Rugby World Cup: Cover up your tattoos in Japan, players told

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Image caption,
Australian full-back Israel Folau is one of many rugby stars with large tattoos

Tattooed rugby players will be asked to cover up during next year's World Cup in Japan to avoid offending people, the sport's governing body has said.

In Japan, tattoos have long been associated with the notorious yakuza crime syndicates and inked tourists can find themselves barred from traditional communal hot springs, or onsens.

Players are being asked to wear vests when using gyms or pools.

Tattoos are common among players, especially Pacific Islanders.

But tournament director Alan Gilpin said there had been no objections from teams.

"When we raised it with the teams a year or so ago, we were probably expecting a frustrated reaction from them, but there hasn't been at all," he said.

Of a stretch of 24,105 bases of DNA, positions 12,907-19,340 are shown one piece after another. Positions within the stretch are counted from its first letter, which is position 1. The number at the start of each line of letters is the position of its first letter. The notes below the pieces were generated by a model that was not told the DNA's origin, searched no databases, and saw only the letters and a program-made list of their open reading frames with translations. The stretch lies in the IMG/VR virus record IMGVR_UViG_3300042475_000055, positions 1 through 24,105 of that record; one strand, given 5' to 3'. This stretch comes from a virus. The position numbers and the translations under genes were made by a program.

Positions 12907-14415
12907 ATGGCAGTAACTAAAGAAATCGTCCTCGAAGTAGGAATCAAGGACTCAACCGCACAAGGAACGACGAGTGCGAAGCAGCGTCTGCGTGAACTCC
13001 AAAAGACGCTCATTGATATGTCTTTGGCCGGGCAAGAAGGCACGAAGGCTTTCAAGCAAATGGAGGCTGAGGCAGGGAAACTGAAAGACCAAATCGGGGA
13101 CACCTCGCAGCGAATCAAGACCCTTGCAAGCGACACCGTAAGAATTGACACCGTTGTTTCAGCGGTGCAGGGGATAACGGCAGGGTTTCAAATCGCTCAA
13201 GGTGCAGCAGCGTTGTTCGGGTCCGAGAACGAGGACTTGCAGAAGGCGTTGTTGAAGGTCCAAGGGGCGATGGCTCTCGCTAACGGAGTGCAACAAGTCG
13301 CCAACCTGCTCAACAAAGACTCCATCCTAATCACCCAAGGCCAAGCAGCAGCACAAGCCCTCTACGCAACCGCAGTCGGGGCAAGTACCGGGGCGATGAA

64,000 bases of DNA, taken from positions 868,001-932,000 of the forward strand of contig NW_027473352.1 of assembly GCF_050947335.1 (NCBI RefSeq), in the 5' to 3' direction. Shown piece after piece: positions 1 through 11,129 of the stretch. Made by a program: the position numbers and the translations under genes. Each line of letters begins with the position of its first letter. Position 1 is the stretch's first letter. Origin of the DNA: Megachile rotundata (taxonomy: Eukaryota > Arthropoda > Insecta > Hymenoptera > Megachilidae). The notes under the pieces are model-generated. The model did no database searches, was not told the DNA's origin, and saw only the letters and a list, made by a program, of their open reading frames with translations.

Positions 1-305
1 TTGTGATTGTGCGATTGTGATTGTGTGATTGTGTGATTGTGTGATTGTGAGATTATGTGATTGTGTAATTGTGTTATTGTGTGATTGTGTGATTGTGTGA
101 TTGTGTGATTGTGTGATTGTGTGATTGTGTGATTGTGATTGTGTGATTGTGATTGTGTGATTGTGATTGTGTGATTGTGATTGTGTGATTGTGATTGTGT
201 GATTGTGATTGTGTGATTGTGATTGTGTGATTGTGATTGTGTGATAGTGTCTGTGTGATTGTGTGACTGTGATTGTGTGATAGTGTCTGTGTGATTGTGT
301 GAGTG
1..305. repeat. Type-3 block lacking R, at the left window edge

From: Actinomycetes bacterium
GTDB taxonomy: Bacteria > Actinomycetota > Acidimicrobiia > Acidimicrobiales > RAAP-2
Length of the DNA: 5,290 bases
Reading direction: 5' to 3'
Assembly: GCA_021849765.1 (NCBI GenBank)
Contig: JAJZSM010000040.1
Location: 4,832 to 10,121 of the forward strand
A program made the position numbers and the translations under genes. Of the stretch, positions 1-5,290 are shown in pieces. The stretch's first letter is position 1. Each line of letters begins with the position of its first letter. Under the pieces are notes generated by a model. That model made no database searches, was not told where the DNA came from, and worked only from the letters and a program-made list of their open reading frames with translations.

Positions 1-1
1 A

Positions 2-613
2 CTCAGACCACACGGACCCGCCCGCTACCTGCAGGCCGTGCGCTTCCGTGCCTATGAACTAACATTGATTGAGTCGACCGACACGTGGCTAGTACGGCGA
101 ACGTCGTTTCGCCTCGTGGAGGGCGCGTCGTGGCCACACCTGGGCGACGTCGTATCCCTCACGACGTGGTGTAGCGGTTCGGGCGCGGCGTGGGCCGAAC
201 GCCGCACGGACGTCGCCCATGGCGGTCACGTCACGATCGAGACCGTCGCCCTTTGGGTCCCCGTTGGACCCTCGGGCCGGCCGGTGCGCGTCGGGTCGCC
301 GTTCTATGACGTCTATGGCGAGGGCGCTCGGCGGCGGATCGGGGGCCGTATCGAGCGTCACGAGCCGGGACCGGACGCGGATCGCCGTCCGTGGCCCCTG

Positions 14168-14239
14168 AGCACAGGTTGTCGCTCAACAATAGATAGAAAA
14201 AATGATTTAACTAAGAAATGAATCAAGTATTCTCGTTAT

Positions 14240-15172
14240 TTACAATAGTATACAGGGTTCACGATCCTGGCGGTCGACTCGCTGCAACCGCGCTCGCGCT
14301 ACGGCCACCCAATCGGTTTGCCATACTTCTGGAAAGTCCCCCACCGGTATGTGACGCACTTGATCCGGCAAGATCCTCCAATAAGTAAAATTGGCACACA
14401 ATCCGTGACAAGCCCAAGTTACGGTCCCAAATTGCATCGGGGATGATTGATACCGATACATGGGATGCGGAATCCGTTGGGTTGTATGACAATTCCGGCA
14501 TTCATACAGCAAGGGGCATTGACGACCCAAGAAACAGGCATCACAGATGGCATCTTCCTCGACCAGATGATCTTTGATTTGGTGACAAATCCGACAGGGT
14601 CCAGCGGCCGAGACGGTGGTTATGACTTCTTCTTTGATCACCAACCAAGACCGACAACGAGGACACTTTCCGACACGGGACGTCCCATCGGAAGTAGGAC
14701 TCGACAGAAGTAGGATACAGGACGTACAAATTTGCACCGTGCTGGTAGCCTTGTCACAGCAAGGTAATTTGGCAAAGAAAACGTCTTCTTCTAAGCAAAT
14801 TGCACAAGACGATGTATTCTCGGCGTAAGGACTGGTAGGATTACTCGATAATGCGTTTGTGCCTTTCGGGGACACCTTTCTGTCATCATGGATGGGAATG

"We have done a lot in the last year or so with the teams to get them to understand that.

"The idea of putting a rash-vest [shirt used for watersports] on in the pool or in a gym, they will buy into as they want to respect the Japanese culture. We'll position it as self-policing."

The New Zealand All Blacks have confirmed that their players - many of whom sport full or half-sleeve tattoos - will comply.

"When any of our teams tour we endeavour to be respectful of the local customs and culture, and this will be no different when we visit Japan both this year and next year," New Zealand Rugby chief rugby officer Nigel Cass told news website Stuff.

Media caption,
Japan’s tattoo artists fear the loss of centuries of culture, after a landmark court case

In 2016, Japan's tourism agency called on spas in the country to relax their rules, pointing out that there are major cultural differences between how tattoos are viewed at home and abroad.

The organisation suggested that onsens and bath houses could offer visitors stickers to cover up their tattoos, or set aside specific times of day when tattooed bathers can use the facilities.

A 2015 survey found that 56% of hotels and inns did not allow tattooed guests to use communal bathing facilities.

Tattoos have not always had a negative image in Japan, but they became linked to the yakuza, or Japanese mafia, in the 1960s after a deluge of films showed heavily-inked gangsters.

The yakuza gangs have been part of Japanese society for centuries and have an estimated 35,000 members.

Media caption,
Who are Japan's yakuza? In 60 secs

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